We don't know how long God had Elijah live in this state of exile, but even if it was only several days - or however long it takes for an average book to dry up during a drought - imagine what was going through Elijah's mind.  Usually, I don't think it's wise to add to God's Word, even if it's to extrapolate our own assumptions, or read between the lines.  On the one hand, God didn't think it important for you and me today to know specifically what Elijah thought about while he was next to this brook, but do you suppose Elijah was rejoicing all the time at his predicament?

Sure, I'd be glad the ravens were coming, like God promised, twice a day.  I would be glad to have water from the brook, too, but how long was that going to last?  As the drought dragged on, you know Elijah could see the water drying up.  And then it was gone.  What was he supposed to make of that?

And while he watched the brook dry up, how did he spend his spare time?  He wasn't writing great literature, or building houses, or digging ditches, or even watching ESPN like a couch potato.  What does one do out in the middle of noplace, with not even anything to eat except what ravens brought - supernaturally - from far away?  What else, but think?

Think, wonder, imagine, worry, fret, stew, feel sorry for one's self... get angry, become really fearful, doubt, feel sorry for one's self... worry... have I missed anything?  I don't know about you, but when I have time to think, that can be a dangerous invitation to anxiety.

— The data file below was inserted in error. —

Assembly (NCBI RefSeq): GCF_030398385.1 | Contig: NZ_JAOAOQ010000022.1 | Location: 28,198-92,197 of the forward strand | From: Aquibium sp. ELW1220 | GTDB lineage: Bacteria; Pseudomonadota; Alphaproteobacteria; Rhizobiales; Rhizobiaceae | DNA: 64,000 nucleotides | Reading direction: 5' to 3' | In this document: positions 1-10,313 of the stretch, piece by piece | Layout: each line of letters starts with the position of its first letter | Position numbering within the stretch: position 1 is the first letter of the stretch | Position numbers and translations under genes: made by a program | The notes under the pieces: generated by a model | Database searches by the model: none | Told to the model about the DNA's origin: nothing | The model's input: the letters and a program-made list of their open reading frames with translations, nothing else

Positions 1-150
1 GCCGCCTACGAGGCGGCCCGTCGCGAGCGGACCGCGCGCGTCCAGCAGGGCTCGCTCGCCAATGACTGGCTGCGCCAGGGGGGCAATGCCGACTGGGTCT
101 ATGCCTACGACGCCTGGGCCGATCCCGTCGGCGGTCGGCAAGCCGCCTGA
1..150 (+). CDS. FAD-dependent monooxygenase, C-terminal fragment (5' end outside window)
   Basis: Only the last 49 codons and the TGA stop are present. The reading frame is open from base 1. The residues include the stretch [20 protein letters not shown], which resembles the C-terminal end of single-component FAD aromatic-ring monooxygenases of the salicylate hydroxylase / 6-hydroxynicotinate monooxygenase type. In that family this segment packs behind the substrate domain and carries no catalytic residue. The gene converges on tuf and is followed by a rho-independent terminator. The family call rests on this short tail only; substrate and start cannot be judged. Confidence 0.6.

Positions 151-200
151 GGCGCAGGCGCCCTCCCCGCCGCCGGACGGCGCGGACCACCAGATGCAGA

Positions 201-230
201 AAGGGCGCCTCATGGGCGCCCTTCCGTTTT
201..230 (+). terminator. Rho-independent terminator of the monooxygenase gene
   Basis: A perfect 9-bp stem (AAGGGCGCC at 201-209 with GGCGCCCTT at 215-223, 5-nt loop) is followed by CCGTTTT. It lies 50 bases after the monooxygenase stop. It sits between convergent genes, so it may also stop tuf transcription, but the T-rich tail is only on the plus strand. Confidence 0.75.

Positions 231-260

Some people make good use of their spare time.  They're actively productive.  But Elijah?  Productivity?  Worth?  How much was he contributing to his retirement accounts?  He wasn't earning any diploma, or raising children, or inventing anything, or working on a scientific theorem, or making lots of friends.  He was literally in a holding pattern, suspended between the time God had him prophesy to Ahab, and whatever big command God would give him next.

Whenever that would be.

Yet Elijah waited.  We don't know how patiently he waited, but still, he waited.  He waited for God's next move.  And God doesn't appear to give him anything else to do in the meantime.  The cynic in me might rationalize part of that patience as flat-out fear; fear of Ahab, fear of what might happen if he showed his face to somebody who'd heard his prophecy from God about the drought.  However, even if Elijah, in his mere mortality, was partially confined by fear to his outpost by the brook, God helped him to overcome it with some sort of patience.  Otherwise, might Elijah have finally broken down and gone back to civilization to take his chances?

I'm afraid that's what I'd have done.

Finally, the brook dried up.  It hadn't rained, just like God had said.  What now?

Well, God speaks again to Elijah, but it wasn't exactly what somebody in Elijah's position probably would have wanted to hear.  God told him to go "at once" - immediately - to Zarephath, where some widow woman would feed him.

What?  Was God getting tired of sending the raven out twice a day to feed me?  He plopped me next to this miserable brook, and I had a feeling it would run dry before God sent more rain.  And now He's telling me that some widow woman will feed me?  Widows are the poorest people, because they've no husband to provide for them.  How can He expect a widow to feed me?  She's probably as destitute as I am.

I'm assuming here, of course, that Elijah is as self-centered and negative-thinking as I am.  For all we know, he willingly, eagerly, and enthusiastically got up and followed God's orders with humble obedience.  And sure enough, he found a widow so destitute, she was foraging for sticks to make a fire, over which she was planning on cooking her very last meal for herself and her son.